Back to Insights


Stock Stories

Corporate Japan has long lagged its developed world peers in IT investment. That’s set to change, however, as the country looks to overcome its demographic challenges and boost productivity. For Tokyo-based OBIC, this shift in corporate mindset should prove a powerful long-term growth opportunity.

During a speech in 2020, Japan’s then Minister for Administrative Reform lamented his country’s resistance to technological change in the workplace. “Why do we need to print out paper?” asked Taro Kono, questioning the widespread prevalence of legacy technologies such as the fax machine. By clinging to the old ways of working and failing to invest in its IT capabilities, Kono-san argued, corporate Japan was hindering its own productivity. His job, he declared, was to “clear the road of obstructions to allow the Ferraris and Porsches of digital innovation to speed through.”

Time for Change

Given Japan’s long association with technological innovation, this status as IT investment laggard will likely come as a surprise to many. The scale of the underinvestment might also raise a few eyebrows. Not only does Japan have the lowest IT investment-to-GDP ratio of any developed economy, but its companies commit some 15% less in capital expenditure to IT investment than their US counterparts. Rather than viewing IT as a means of enhancing the development of new products and services, reforming business models and supporting the use of new technologies, too many Japanese corporations have seen it simply as a tool for cutting costs.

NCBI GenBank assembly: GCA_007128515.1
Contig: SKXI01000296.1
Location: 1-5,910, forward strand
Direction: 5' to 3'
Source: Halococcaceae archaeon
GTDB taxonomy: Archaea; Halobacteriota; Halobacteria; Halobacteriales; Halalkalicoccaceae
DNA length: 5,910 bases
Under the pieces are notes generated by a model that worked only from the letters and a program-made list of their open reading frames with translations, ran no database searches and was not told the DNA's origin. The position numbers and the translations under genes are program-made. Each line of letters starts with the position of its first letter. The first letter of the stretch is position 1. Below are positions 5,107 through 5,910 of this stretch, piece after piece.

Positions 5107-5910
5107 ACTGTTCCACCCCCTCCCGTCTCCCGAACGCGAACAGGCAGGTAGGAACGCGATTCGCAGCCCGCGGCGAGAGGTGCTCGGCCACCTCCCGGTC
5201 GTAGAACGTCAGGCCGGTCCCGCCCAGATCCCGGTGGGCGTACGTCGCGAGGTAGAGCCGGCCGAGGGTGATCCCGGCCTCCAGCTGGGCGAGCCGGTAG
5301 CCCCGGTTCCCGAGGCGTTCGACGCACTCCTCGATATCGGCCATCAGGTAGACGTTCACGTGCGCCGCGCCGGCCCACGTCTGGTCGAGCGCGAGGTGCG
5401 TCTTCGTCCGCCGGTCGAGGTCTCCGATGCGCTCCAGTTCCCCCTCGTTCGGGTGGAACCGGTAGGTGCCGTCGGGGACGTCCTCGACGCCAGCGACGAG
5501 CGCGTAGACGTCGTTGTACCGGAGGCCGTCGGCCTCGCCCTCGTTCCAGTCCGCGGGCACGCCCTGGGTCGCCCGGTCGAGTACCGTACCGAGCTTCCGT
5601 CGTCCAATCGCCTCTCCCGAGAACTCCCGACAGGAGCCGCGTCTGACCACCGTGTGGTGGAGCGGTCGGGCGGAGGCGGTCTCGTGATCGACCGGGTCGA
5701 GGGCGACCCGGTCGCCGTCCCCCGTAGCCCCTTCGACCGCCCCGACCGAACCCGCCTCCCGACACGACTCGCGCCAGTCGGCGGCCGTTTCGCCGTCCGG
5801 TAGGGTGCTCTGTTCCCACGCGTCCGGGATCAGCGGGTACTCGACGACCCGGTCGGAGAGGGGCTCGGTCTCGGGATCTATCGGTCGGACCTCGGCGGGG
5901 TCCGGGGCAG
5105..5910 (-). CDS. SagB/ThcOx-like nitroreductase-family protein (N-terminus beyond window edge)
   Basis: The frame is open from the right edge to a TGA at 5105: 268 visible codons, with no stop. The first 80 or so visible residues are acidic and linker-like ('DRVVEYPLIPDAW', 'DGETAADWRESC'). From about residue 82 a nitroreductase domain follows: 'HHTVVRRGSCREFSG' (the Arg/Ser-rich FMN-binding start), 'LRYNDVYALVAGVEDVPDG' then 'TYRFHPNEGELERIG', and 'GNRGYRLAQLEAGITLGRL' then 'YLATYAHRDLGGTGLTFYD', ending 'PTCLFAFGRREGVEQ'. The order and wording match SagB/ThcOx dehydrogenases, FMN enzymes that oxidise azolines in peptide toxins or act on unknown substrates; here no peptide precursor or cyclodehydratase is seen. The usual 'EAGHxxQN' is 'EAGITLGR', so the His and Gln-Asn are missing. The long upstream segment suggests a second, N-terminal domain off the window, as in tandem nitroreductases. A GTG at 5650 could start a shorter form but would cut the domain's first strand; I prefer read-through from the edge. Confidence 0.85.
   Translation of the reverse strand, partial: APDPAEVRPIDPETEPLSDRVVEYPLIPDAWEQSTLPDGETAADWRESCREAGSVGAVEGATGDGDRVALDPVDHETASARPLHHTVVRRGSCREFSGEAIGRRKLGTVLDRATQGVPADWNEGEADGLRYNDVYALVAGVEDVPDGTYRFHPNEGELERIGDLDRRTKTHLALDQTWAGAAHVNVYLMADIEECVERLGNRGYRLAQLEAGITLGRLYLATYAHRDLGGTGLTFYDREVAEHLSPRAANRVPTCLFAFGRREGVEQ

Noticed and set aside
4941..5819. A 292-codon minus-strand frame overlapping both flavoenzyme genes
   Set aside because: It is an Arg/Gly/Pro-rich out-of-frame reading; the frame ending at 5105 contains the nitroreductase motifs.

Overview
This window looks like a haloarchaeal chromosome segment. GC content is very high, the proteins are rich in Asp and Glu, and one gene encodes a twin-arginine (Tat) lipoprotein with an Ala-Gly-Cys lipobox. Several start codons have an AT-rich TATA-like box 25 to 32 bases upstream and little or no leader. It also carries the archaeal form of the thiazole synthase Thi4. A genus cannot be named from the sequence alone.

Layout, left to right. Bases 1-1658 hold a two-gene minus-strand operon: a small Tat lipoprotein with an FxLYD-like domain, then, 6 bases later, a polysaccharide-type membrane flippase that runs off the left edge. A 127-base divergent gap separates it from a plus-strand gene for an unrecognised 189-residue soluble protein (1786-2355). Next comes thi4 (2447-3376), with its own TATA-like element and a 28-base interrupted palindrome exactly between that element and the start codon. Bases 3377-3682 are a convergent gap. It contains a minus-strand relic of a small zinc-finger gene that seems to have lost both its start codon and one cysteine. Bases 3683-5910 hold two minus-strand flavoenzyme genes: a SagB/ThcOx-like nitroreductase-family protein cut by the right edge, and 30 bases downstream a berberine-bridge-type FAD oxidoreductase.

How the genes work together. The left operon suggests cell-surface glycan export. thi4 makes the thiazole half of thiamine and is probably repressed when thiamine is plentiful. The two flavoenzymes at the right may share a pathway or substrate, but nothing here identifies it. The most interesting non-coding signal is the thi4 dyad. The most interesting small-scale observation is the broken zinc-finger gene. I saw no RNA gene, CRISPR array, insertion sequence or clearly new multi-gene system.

The consequences of this myopic approach are becoming increasingly clear. By 2025, an estimated 60% of the software systems used in Japan, more than 40% of which were developed in house, will be over twenty years old. Over the same period, the annual cost of maintaining these systems will triple to US$120 billion. Long neglected, Japan’s antiquated IT infrastructure is hampering rather than helping efficiency and productivity.

By 2025, an estimated 60% of the software systems used in Japan… will be over twenty years old

Fortunately, there is growing recognition within Japan that this has to change, and change quickly. An ageing population and growing worker shortages (it’s estimated that Japan will be short of six million workers by 2030) mean that productivity gains are no longer a ‘nice-to-have’ but rather a ‘must have’. Understood as key to securing the necessary productivity gains, IT investment will grow robustly over the coming years as a result.

Few companies are better placed to benefit from this long-term upswing in IT spending in our view than Tokyo-based OBIC, the leading provider of customised enterprise software solutions to Japanese medium-sized companies (defined as companies with annual revenues between ¥10bn and ¥100bn). Founded in 1968, OBIC sells and services one product, the enterprise resource planning (ERP) platform OBIC7, which is customised and integrated according to the specific requirements of each customer. The dominant ERP amongst Japanese medium-sized companies for more than two decades, OBIC7 boasts a market share greater than the next two largest competitors combined.